One interesting note is that birds navigating by the earth’s magnetic field can get confused if the magnetic field is disrupted by geomagnetic storms, including solar flares, sunspots, and coronal mass ejections. Very recently as this episode goes live, the aurora has been occasionally visible across much of the world. The aurora is caused by charged particles from the sun reaching Earth’s atmosphere, causing a colorful glow or shimmer in the night sky, and it’s usually only visible at or near the poles. This month it was visible in places far away from the poles. Fortunately, a really strong geomagnetic storm like the ones this month can actually make it easier for birds to migrate. Instead of getting a scrambled sense of the earth’s magnetic field, a strong geomagnetic storm can temporarily knock out a bird’s ability to sense the magnetic field at all, and that means it uses landmarks, the position of the stars and sun, and other methods to find its way.

Sometimes a bird just flies the wrong way, like the Steller’s sea eagle that showed up in Alaska at the end of August 2020. Steller’s sea eagle is native to the coast of northeastern Asia and is increasingly threatened due to habitat loss, pollution, climate change, poaching, and overfishing, a real problem if you’re an eagle that eats a whole lot of fish. Only about 4,000 of the birds remain in the wild. It’s a huge eagle, one of the biggest in the world, with a big female having a wingspan over 8 feet across, or almost 2.5 meters. Some unverified reports indicate birds with a wingspan over 9 feet across, or 2.8 meters. It has a huge yellow bill and feet, and is black and white in color. It’s related to the bald eagle but is larger and heavier, and its head is black instead of white.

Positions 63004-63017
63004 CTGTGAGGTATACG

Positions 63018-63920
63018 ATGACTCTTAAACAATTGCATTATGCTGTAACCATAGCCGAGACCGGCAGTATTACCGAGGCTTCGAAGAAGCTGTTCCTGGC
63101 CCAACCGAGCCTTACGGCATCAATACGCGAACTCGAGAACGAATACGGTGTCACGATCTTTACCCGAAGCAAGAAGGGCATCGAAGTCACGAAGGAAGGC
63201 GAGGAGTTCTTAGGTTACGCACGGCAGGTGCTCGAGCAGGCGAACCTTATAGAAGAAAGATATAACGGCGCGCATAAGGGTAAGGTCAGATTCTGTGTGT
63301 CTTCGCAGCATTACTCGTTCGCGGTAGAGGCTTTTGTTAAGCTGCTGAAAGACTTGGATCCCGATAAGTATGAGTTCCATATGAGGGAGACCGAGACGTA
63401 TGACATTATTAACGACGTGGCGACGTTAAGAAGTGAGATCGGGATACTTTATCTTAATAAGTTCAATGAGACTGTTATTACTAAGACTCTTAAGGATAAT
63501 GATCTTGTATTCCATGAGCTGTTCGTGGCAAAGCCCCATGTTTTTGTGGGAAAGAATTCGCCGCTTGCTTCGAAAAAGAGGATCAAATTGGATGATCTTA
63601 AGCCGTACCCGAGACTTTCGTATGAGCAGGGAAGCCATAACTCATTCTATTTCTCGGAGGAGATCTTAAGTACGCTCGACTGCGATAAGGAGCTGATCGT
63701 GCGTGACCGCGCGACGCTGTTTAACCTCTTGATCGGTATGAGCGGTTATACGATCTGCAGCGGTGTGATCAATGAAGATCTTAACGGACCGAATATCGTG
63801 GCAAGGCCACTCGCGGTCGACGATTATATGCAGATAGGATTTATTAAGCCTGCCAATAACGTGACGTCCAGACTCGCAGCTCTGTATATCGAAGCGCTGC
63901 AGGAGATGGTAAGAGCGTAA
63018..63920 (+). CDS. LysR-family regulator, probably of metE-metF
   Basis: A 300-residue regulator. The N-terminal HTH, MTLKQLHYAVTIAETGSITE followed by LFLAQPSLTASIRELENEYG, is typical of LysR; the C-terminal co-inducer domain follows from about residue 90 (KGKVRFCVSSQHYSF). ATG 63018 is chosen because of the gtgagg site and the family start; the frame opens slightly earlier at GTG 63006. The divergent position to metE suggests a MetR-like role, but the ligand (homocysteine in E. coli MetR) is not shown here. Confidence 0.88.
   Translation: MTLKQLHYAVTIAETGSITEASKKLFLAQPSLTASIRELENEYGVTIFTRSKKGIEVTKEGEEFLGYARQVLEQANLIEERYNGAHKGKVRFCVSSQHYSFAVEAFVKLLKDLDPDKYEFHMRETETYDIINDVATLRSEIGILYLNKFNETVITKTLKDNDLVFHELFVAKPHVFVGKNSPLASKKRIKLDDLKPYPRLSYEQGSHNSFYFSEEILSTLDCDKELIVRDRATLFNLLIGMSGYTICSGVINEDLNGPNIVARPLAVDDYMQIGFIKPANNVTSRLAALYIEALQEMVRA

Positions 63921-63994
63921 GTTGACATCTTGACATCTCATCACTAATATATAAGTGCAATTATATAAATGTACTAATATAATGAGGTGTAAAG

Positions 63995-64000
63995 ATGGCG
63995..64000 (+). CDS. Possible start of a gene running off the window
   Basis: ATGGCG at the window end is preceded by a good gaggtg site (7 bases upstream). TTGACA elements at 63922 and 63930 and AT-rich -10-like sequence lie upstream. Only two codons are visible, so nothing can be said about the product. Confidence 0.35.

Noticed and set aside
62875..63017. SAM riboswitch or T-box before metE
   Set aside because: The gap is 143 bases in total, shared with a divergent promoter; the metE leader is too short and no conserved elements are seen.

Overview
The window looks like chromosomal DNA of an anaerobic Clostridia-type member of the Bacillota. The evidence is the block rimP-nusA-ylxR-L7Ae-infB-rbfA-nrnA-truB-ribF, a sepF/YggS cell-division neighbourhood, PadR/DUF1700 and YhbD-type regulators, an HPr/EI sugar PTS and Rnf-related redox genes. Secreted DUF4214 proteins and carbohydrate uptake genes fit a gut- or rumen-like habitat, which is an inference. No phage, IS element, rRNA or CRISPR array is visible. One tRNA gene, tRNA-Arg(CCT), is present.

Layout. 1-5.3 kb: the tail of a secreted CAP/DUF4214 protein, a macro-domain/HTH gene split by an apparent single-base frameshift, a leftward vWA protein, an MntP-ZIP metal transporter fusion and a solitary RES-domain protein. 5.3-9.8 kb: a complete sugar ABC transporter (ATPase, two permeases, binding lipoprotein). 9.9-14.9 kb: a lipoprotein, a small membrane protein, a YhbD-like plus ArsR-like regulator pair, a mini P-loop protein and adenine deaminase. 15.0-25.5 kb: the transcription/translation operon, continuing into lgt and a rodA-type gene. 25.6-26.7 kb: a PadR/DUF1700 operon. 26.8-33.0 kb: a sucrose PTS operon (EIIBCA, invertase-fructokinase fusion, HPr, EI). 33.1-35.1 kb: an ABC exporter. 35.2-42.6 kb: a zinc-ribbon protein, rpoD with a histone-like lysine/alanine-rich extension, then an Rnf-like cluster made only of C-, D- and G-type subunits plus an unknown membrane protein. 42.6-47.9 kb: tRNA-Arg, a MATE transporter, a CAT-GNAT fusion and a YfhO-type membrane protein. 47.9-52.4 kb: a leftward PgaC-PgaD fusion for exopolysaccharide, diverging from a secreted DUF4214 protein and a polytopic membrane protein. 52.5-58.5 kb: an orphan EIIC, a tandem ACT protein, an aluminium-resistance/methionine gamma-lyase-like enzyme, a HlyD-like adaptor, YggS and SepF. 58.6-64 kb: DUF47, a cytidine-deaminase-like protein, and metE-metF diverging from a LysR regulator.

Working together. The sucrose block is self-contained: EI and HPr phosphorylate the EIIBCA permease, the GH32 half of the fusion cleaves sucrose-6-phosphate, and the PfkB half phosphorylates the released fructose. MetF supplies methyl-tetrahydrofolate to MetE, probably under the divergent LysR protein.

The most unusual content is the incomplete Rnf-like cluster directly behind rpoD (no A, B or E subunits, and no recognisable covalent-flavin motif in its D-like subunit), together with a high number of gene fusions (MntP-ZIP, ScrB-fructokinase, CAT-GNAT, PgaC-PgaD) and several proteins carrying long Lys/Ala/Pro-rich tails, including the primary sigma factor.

To an eagle as big as Steller’s sea eagle, the distance between the eastern coast of Russia and the western coast of Alaska is very small, so it’s not all that unusual for birders to see one in Alaska. The difference in 2020 is that the bird was far inland, not on the coast. Then, several months later, a Steller’s sea eagle was reported in Texas. Texas! Very far away from Alaska and the northeastern Asian coast.

No one could definitively say if the Texas bird was the same one seen in Alaska, but a few weeks before there had been a massive storm that could have blown the eagle to San Antonio. It was the first time a wild Steller’s sea eagle had been spotted in Texas.

But the bird wasn’t done traveling. In late June 2021, a ranger in eastern Canada spotted the sea eagle. It was seen by multiple birders and photographers, some of whom got pictures good enough to compare to the Alaska photos from the year before, and it was the same bird! A few months later it was spotted in Nova Scotia, Canada, and in mid-December 2021 it arrived in southern Massachusetts in the United States for a few days. By the end of 2021 it was in Maine.

Since then the eagle appears to divide its time between Maine in the northeastern United States and Newfoundland, Canada, not too far away.

Richard from NC suggested that sightings of Steller’s sea eagle might explain the mystery of Washington’s eagle. I go into detail about Washington’s eagle in the Beyond Bigfoot & Nessie book. There is a rare color morph of Steller’s sea eagle that is almost all black, which matches Audubon’s painting of Washington’s eagle, but Steller’s sea eagle always has a yellow bill, not a dark one as Audubon painted. Still, it’s a very interesting theory that matches a lot better than the theory that Washington’s eagle is just a big juvenile bald eagle.